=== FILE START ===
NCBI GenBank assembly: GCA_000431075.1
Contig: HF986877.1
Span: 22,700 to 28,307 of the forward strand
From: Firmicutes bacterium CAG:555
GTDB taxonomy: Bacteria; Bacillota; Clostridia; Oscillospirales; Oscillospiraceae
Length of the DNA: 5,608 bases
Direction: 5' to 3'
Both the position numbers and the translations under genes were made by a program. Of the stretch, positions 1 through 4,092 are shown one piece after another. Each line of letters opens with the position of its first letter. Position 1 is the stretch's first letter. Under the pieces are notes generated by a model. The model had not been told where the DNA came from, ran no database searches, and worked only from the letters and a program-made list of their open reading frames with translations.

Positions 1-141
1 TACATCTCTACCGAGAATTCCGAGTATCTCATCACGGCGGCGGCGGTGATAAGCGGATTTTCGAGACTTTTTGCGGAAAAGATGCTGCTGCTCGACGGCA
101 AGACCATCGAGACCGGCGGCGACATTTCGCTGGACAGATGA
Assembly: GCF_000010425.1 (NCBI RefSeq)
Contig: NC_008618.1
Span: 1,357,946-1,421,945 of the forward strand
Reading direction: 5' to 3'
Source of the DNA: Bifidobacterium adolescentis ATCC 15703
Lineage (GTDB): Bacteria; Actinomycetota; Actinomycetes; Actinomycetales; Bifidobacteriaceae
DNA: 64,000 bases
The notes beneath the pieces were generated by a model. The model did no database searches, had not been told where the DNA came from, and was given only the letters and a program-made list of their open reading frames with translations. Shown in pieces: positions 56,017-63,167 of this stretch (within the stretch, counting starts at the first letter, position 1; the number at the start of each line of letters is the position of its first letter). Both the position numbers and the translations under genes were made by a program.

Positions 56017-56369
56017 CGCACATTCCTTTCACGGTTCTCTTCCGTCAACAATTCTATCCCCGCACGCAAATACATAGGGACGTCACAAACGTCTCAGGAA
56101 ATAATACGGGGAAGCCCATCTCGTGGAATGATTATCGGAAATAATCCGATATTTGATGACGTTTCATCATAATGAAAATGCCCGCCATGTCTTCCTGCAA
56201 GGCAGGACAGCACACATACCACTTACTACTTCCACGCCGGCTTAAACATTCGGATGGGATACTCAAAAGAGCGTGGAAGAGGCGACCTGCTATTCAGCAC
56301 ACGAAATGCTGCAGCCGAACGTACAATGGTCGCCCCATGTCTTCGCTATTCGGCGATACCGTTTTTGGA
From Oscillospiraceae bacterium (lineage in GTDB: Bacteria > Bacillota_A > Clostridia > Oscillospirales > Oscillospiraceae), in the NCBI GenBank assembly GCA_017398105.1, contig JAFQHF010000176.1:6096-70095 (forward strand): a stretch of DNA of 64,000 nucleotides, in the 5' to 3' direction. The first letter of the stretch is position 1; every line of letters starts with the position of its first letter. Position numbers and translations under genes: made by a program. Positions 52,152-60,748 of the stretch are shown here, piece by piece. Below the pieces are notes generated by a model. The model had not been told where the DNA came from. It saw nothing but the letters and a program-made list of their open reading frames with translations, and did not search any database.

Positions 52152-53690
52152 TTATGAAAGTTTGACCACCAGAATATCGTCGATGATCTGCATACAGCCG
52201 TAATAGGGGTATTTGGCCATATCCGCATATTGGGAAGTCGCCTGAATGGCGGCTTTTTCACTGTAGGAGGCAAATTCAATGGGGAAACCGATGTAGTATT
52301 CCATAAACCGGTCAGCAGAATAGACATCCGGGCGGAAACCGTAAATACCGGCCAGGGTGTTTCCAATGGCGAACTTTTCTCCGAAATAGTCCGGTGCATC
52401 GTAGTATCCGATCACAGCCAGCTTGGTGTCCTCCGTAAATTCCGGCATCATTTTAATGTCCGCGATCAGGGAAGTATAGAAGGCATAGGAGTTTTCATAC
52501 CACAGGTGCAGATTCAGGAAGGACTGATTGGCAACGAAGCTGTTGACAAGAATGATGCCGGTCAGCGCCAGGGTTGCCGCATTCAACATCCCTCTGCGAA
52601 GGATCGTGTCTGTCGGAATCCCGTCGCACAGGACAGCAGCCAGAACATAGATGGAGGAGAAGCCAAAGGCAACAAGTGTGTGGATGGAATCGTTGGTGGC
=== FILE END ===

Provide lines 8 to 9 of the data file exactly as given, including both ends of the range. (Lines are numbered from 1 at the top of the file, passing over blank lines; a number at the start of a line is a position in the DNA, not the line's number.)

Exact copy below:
Both the position numbers and the translations under genes were made by a program. Of the stretch, positions 1 through 4,092 are shown one piece after another. Each line of letters opens with the position of its first letter. Position 1 is the stretch's first letter. Under the pieces are notes generated by a model. The model had not been told where the DNA came from, ran no database searches, and worked only from the letters and a program-made list of their open reading frames with translations.

Positions 1-141